Passports can take six weeks to arrive, frequent flier miles require a bit of notice in order to cash them in, and people with children will have to make extra plans to either bring them children along or arrange for someone to take care of them.

Giving a location is also important, if possible, on the save the dates. Knowing if the wedding will be located in country or internationally is a basic bit of knowledge that most guests will want to know right away. Try to include as much information as possible – if you have already booked a block of hotel rooms, include that information as well.

You’ll want to have a clear idea of your guest list before you send out the save the dates. Even if you are not sure about the venue or location, be precise about your guest list.

Do not assume that only half of the people you invite will come – plan on 80 percent of the invited guests to actually come to the wedding. Make sure you plan your guest list accordingly.

It is better to invite too few people and then invite more later versus inviting too many and having to change locations, pay more for extra guests or uninviting guests. A destination wedding is exciting and fun, and an early invite will help ensure that everyone can partake.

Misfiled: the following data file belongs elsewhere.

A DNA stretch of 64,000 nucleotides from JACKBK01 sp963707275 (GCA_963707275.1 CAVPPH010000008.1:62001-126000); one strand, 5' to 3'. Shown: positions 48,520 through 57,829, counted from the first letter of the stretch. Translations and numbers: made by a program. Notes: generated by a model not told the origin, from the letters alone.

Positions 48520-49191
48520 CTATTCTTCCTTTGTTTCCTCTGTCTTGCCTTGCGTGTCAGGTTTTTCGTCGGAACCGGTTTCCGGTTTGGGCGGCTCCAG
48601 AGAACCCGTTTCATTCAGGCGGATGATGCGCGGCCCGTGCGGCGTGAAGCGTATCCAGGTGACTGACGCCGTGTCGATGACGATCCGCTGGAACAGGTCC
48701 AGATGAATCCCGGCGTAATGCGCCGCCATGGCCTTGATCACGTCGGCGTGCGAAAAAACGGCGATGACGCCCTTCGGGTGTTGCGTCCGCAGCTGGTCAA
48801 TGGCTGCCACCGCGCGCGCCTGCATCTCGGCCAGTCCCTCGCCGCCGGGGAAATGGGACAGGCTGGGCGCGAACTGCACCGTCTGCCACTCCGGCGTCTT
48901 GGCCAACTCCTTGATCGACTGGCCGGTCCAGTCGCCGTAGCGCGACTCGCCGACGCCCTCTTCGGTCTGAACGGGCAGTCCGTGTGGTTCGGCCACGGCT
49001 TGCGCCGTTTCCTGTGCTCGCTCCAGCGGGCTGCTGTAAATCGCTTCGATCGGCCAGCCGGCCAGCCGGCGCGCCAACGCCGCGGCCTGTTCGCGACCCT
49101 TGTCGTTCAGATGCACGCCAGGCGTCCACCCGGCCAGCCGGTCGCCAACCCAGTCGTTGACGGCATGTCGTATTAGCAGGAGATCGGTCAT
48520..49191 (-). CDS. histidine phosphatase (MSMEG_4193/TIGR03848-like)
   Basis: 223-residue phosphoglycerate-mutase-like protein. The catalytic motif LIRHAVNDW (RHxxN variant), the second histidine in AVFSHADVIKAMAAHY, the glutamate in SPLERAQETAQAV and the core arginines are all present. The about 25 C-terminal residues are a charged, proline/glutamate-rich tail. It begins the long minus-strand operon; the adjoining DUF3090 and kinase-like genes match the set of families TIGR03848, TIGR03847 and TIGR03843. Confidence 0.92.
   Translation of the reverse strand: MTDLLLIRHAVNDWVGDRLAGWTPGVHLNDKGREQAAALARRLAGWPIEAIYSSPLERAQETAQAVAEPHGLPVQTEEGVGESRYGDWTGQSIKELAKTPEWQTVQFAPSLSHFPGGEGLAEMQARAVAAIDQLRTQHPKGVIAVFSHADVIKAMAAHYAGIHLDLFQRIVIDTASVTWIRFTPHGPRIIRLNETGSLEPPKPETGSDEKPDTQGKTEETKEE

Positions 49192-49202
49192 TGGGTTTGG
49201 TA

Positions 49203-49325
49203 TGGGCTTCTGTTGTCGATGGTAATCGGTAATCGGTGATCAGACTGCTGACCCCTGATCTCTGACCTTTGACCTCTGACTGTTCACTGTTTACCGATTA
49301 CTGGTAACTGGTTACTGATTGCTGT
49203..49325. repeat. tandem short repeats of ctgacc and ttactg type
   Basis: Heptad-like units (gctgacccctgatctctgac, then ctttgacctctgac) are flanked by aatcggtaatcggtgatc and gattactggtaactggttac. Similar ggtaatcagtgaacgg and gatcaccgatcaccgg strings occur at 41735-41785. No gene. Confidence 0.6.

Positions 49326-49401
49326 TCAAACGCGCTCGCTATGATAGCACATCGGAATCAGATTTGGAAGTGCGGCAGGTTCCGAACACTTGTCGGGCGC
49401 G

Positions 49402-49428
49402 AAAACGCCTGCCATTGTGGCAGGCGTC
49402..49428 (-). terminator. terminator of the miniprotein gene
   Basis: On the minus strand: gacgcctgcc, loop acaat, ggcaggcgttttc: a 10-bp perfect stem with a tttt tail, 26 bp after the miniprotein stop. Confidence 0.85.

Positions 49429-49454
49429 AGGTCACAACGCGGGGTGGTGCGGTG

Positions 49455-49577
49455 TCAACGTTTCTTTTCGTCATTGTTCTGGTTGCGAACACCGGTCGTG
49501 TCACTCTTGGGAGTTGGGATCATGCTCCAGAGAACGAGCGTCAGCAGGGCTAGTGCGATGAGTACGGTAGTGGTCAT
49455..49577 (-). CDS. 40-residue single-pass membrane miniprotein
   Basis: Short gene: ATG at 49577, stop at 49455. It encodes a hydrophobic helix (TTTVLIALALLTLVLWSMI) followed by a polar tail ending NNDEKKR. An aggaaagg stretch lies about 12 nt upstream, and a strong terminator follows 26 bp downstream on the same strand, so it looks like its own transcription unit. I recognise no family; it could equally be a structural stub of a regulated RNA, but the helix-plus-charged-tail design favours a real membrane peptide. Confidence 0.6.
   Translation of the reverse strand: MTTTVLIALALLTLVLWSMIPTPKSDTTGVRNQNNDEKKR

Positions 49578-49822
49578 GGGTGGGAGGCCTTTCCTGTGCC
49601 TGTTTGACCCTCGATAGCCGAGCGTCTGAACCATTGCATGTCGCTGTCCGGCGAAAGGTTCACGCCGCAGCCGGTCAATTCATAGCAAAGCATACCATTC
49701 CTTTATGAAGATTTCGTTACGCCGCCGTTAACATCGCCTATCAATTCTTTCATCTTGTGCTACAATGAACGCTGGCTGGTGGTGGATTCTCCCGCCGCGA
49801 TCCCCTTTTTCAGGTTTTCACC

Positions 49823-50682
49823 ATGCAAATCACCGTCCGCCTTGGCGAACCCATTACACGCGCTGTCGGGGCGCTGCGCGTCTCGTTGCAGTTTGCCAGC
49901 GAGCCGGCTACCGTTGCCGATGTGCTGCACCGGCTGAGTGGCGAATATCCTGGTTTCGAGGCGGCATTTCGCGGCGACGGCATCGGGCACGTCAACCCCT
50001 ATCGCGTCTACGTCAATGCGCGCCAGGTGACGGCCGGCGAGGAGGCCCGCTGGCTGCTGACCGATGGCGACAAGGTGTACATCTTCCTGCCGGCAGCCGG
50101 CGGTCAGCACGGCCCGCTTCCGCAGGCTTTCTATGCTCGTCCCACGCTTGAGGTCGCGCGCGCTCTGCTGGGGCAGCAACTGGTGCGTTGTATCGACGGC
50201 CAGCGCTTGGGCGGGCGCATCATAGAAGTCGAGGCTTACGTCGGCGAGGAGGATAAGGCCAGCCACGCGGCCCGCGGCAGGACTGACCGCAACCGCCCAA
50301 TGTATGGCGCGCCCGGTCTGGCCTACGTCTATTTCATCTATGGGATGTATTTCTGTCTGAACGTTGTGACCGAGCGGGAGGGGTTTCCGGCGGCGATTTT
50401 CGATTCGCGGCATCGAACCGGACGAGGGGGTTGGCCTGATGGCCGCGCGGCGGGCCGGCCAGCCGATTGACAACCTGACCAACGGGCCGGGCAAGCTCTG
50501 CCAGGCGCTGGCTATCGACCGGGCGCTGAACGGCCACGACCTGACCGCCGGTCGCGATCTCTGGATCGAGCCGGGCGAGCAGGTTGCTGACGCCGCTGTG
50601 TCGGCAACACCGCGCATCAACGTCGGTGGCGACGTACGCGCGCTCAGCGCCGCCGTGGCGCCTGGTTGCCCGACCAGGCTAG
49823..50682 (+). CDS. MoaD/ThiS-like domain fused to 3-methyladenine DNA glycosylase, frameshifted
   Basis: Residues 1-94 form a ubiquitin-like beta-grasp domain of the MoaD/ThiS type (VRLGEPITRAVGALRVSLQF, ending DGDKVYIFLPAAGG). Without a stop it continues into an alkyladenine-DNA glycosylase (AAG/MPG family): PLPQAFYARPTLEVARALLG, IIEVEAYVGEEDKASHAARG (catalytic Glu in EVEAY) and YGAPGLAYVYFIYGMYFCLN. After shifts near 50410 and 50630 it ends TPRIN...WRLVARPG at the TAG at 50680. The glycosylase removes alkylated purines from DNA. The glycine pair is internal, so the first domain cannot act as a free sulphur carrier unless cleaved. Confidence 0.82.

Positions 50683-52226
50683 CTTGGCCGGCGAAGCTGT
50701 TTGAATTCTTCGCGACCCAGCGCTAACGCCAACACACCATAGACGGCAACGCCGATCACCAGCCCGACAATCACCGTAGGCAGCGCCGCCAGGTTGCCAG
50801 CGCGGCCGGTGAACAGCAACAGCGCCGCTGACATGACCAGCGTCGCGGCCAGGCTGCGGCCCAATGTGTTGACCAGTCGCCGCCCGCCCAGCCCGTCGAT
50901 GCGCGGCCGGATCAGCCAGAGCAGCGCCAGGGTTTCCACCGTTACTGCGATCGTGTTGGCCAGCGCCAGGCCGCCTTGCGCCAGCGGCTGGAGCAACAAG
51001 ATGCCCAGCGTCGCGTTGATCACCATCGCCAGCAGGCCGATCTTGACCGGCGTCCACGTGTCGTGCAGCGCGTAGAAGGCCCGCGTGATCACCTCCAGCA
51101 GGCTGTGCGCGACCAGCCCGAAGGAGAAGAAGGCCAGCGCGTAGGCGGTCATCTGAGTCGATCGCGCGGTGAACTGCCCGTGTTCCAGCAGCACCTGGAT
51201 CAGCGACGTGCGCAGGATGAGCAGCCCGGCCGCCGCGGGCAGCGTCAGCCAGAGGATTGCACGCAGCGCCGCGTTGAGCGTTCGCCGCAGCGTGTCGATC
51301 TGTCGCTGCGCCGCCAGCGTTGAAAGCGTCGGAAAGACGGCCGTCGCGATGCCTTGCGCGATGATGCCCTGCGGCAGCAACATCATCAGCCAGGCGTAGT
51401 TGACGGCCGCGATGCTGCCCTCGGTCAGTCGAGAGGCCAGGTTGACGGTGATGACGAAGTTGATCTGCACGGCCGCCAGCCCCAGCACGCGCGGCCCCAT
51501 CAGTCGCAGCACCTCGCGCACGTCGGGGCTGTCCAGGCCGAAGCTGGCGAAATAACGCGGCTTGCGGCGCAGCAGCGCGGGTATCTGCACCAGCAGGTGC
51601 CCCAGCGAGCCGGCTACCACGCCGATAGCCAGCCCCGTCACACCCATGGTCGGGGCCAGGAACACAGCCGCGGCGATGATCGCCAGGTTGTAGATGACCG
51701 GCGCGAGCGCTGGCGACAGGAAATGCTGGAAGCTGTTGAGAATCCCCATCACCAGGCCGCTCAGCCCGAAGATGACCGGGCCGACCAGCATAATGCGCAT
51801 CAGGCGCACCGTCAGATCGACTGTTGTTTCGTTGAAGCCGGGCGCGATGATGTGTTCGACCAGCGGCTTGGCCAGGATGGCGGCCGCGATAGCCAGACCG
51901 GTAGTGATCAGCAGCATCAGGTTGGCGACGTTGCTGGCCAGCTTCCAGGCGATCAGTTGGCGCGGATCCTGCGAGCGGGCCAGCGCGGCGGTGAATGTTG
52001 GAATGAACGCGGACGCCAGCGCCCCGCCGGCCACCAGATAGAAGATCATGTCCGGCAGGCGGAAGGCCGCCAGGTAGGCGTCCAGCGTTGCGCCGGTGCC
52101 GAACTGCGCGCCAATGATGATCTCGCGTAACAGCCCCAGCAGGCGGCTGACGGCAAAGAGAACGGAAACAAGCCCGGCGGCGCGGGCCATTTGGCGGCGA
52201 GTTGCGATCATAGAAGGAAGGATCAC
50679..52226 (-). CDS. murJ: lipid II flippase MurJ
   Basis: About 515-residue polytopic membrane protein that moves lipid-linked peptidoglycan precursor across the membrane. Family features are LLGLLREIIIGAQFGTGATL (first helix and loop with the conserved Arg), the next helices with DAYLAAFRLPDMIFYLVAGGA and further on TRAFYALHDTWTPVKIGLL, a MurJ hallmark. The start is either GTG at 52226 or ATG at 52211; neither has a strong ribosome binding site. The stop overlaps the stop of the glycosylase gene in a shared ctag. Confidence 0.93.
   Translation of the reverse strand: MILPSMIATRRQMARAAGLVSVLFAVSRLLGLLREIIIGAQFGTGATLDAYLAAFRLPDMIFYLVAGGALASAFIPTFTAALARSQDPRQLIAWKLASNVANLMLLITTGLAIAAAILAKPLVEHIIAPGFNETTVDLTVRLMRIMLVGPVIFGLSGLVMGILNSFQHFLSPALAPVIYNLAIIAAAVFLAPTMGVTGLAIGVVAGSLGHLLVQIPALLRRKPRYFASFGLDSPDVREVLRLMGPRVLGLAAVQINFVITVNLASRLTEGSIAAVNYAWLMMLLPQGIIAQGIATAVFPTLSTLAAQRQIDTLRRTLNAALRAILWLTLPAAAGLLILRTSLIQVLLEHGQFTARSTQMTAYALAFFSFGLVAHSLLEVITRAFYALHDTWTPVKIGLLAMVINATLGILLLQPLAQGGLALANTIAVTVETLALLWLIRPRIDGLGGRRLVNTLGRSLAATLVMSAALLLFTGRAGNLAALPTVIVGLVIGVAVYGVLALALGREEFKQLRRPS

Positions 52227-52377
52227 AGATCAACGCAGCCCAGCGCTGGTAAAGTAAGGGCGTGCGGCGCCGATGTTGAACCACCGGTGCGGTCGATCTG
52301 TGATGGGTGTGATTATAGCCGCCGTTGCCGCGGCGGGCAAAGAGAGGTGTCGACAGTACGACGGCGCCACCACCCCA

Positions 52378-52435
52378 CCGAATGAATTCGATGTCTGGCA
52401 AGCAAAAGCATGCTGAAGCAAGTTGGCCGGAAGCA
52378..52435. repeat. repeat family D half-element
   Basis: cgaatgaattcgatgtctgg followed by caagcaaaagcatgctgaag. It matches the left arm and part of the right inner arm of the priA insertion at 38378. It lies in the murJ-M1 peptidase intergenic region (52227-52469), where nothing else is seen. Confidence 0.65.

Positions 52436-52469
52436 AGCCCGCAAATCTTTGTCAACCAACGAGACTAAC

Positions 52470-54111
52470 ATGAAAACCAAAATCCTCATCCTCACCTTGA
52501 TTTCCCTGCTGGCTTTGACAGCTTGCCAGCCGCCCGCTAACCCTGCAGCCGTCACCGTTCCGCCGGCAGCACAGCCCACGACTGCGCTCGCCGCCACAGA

February 5, 2010

Points to Consider With Save the Date Invitations

Taylor Field @ 10:25 am

Save the date invitations seem like such an easy thing to get ready and send – figure out a location, secure the day and you’re set. Problems can arise once you’ve put out the invites if you don’t think through a few things.

Make sure your budget can include all of the people you sent out the save the date invitations to. One young couple was so excited to announce their wedding date that they sent out 300 invites asking people to come to their wedding. As the rush wore off and reality set in, they realized that in these hard economic times, they could only afford to invite 150 people.

Another couple made a similar mistake with there save the date invitations. After they clinched their dream reception spot, cards were dropped in the mail.